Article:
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Half BakedThe cookie dough in it is unbaked, but the fudge brownies are baked. It’s literally half baked.Cherry GarciaA fan flavor suggestion. Introduced in 1987; in or near the top three ever since.Chocolate Chip Cookie …

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Lefse Fest

Submitted by on October 31, 2010 – 12:13 amNo Comment

Dozens of the best lefse makers from the area will be making and selling this and other Scandinavian treats at the Lefse Fest in the Farmers’ Market at the Civic Center in Fosston, Minnesota, from 3 to 7 p.m. November 19, 2010.

Lefse makers will also be offering samples of their lefse and competing for the title of “Champion Lefse Maker”. Take a taste, then vote for your favorites.

And what, say you Road Trips Foodies, is lefse? Although it may look like a tortilla, it’s the Norwegian version of flatbread. Needless to say, a whole culture has grown up around the creation of this ethnic foodstuff.

Lefse is made out of lots of potato, milk or cream and a bit of flour. It’s flattened with a deeply grooved rolling pin and cooked on a griddle. It reminds Norwegians of their grandmothers, who learned how to make lefse from their grandmothers, a tradition ever since the first potatoes arrived in Norway some 250 years ago.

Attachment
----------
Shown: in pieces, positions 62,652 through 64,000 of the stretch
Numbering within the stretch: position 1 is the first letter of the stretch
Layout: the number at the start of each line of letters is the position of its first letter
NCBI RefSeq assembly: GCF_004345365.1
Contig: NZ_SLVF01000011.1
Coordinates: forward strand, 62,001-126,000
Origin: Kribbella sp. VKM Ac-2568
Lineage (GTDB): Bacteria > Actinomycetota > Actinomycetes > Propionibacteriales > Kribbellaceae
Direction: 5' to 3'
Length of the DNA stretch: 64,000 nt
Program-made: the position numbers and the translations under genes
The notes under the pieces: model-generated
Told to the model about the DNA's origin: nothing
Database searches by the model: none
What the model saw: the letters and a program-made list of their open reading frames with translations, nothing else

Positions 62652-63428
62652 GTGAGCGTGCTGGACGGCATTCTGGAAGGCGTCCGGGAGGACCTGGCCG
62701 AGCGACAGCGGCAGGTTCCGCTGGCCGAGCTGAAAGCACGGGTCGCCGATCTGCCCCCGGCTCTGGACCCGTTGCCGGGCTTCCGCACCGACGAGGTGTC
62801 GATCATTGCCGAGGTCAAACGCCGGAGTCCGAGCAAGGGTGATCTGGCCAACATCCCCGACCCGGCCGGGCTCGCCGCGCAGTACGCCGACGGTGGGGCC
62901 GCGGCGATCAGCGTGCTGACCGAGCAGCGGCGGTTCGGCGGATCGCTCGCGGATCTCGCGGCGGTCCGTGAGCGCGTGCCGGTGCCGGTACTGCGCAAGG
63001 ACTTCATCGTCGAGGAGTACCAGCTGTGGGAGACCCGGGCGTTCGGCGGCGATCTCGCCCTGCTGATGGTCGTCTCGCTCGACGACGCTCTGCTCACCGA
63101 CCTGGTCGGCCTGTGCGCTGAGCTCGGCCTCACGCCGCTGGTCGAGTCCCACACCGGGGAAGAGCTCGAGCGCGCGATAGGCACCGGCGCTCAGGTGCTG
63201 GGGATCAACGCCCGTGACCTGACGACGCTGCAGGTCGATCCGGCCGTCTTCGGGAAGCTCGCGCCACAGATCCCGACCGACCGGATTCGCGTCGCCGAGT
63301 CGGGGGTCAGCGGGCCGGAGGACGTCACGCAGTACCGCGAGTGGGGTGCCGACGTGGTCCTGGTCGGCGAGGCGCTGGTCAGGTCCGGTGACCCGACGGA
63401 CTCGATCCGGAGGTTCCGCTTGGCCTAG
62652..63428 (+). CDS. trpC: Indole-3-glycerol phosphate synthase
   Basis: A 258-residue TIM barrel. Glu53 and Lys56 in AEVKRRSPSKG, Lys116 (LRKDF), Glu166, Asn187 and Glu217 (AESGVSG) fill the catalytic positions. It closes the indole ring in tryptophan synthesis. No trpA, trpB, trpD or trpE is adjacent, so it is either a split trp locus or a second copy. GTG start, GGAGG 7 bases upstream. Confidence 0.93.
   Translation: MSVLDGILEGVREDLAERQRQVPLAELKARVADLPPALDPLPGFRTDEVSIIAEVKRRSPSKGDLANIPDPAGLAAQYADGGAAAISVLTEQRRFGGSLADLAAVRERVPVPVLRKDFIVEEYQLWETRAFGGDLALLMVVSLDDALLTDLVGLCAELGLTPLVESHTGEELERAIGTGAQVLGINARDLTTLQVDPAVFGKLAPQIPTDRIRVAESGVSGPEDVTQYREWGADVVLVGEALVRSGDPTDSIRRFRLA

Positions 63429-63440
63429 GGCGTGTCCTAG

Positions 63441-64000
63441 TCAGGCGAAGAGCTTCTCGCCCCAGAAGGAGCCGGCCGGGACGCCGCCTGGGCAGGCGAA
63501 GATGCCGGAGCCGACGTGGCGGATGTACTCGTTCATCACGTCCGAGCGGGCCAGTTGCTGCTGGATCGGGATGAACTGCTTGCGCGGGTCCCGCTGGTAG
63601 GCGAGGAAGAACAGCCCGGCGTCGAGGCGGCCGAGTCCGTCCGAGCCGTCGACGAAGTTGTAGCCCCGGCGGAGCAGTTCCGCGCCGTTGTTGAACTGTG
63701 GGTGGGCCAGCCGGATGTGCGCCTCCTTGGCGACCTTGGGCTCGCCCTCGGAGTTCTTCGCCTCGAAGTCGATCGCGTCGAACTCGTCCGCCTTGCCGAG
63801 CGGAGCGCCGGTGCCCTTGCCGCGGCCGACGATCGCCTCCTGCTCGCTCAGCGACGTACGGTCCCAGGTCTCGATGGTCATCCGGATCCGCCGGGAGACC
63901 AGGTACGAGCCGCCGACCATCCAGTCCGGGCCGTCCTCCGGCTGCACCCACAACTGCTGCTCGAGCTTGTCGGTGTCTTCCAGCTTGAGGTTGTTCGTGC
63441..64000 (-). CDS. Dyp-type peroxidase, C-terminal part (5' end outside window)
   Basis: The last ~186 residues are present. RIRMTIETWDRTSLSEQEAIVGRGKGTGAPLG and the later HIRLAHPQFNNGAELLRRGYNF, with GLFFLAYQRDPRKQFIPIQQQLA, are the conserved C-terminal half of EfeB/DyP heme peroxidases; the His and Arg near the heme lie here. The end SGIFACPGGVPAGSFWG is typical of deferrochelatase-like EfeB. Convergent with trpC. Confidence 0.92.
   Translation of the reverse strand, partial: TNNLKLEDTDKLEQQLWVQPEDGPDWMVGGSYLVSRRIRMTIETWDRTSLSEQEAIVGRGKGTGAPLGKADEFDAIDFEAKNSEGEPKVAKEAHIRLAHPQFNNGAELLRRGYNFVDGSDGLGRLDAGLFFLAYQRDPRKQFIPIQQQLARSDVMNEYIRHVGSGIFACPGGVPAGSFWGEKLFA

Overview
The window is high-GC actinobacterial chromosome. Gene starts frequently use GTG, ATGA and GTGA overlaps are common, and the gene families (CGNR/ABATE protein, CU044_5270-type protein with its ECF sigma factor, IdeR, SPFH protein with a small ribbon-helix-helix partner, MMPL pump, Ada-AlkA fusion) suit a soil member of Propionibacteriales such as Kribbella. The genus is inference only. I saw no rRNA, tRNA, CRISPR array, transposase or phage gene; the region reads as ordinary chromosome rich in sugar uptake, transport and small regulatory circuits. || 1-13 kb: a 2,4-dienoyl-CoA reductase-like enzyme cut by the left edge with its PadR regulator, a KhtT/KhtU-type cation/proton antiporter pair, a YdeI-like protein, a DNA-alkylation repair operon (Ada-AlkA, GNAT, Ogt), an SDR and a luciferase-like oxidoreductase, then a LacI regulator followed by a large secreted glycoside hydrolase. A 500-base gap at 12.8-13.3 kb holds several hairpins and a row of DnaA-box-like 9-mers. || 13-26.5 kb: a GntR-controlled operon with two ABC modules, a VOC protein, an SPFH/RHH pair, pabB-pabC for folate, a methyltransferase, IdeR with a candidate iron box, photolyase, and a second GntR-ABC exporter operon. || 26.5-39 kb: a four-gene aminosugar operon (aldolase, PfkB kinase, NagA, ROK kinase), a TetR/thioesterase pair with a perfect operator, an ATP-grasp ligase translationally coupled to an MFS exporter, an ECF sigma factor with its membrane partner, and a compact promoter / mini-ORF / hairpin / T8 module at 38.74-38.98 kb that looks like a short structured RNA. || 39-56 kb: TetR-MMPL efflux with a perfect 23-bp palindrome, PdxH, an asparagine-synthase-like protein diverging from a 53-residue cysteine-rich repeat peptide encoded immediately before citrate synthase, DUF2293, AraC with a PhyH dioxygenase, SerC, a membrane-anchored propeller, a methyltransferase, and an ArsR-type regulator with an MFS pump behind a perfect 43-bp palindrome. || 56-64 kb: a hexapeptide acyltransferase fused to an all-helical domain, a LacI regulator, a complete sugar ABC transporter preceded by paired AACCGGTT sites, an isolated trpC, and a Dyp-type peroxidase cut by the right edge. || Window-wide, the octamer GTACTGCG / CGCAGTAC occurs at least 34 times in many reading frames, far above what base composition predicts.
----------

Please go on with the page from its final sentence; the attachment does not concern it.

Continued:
It can be sweet (rolled with butter, sugar and cinnamon) or savory (substituting for a hot dog bun when eating a sausage). Scandinavian American children spoon on peanut butter and jelly before rolling it up to eat. Lefse is a traditional accompaniment for lutefisk (if you don’t know what this is, just avoid).

Once upon a time, a farm wife made enough lefse to last the entire year, but nowadays its primarily a holiday treat.

As a side note, your Road Trips Foodie must point out that the stylized horse in the foodie fest’s logo (above) is not Norwegian, but Swedish. Specifically, it’s a Dalecarlian painted and decorated wooden horse that’s the symbol of the Swedish province of Dalarna.

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